When the company totes the line of "Working overtime towards the end of a project" it means that they are underbidding. They are underbidding to get the contract and figure they can just have the developers work for free. First it's just at the end of the project; then it's every development cycle (phase/build/whatever); the next thing you know you're working 60 hour weeks and the occasional weekend.

Never work for free - it waters down the salaries of developers everywhere. As much as I hate unions, developers need one of some sort. No where else do people that create something get treated so bad....

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11  
Agreed. The only "free" overtime I would ever do again is fixing my own stupid mistakes. Anything else I expect to be compensated for. I have no idea where the whole "free overtime" thing even started with knowledge workers. Imagine it in a blue collar industry - there would be a revolution. –  Bobby Tables Jan 25 '11 at 14:33
8  
Exactly, imagine telling some labor group that they had to work for free hanging drywall because the lead guy said they'd have the house built done early –  PSU_Kardi Jan 25 '11 at 14:43

I personally treat ANY kind of explicit expectation of overtime as a job smell...

The way I figure it is: it's a universal norm that salaried work may require "emergency" overtime. So if someone goes out of their way to point out to me that their role requires it, it sounds like something is wrong - like much more is required than the usual acceptable emergency level.

Just on that I would prod further and see what they expect exactly. And why.

Remember, it's not just the fact that you might have to work extra time for free. The environment is also likely high pressure and disorganized in that kind of company culture.

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Never work for free. No one will give any value to your work if you don't and by accepting to work for free or ridiculously low fees you undermine the work of all programmers.

So, yes, this job stinks.

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You need to be clearer about what you mean by "never work for free" in the context of the question... do you mean the test or the notion of overtime. –  Murph Jan 25 '11 at 14:46
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@Murph - The unpaid overtime. Any company that want free programmers can't be taken seriously. –  Raphael Jan 25 '11 at 17:35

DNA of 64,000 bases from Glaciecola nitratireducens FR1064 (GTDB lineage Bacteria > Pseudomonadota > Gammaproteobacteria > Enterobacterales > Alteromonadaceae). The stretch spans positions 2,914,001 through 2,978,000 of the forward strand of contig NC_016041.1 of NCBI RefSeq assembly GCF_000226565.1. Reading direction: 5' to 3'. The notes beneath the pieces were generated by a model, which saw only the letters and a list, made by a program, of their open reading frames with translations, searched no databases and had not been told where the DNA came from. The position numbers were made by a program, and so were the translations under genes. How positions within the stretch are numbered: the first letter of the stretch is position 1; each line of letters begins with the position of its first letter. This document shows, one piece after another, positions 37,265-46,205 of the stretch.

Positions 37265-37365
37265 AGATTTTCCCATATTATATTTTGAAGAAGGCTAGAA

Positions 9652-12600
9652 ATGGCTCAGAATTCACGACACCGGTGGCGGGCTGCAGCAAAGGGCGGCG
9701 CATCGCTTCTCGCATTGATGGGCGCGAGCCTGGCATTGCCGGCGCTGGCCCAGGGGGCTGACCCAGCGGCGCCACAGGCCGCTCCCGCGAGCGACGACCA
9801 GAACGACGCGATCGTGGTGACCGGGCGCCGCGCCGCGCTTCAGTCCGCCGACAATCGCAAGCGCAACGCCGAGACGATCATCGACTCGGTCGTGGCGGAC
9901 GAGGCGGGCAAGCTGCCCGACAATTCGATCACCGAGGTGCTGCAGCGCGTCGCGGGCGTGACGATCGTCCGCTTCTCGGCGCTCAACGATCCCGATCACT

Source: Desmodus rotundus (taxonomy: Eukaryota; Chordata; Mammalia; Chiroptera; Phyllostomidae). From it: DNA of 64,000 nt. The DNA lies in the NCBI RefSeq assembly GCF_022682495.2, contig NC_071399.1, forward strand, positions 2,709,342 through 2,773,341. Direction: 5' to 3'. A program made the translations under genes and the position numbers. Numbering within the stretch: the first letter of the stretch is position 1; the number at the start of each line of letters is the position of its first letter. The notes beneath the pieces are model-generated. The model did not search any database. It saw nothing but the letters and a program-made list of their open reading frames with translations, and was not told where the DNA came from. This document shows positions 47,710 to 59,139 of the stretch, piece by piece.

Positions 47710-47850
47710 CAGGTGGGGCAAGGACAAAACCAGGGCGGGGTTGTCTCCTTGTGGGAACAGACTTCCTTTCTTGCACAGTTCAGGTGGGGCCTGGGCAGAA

But they ain't free - they are, or at least should be, paid a rate appropriate to their skills and the demands placed upon them. Its a judgement call as to whether a degree of flexibility in hours is reflected in their salary, as it is for a great many white collar jobs. There are also considerable cultural issues - which some countries (mine, the UK, being one) probably don't have right (in terms of what is acceptable). FWIW, I've never had the option of overtime but I did, in my first job, work flexitime - so had fixed hours. –  Murph Jan 25 '11 at 19:56
    
@Murph - I agree with all you said but the question is specific about unpaid overtime and I have some experience with this because here in Brazil there are several companies who think they have the right to ask it's programmers to do unpaid overtime. Some companies will even ask you to work for free on sundays. I really don't know how any programmer could agree with this but there are several who agree, specially the younger ones as they feel they have to prove something to their employers. –  Raphael Jan 25 '11 at 21:30
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@Murph - Ok, now I understand what you're saying but again I must say that I would never agree on something like this. Agreeing to this for me seems just like signing a blank check. –  Raphael Jan 26 '11 at 22:07

Most of that might be considered reasonable, or at least not unusual - but collectively it would make me uncomfortable.

In particular, if they're a Microsoft based organisation they should have MSDN for their developers and if so they should - I believe now - be able to at least use TFS instead of VSS.

At the very least I would want to ask what their plans are for migration to a better version control system - in terms of an answer you're not so bothered with what (though that might colour your response) just that they have plans...

The question is really whether everything else you've seen and been offered makes you happy because it reads to me like you've already decided against and are trying to back up that decision.

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Except the overtime thing, nothing looks like a smell to me.

Development is done to a 'wire-frame' specification where users get constant feedback and can change their mind at will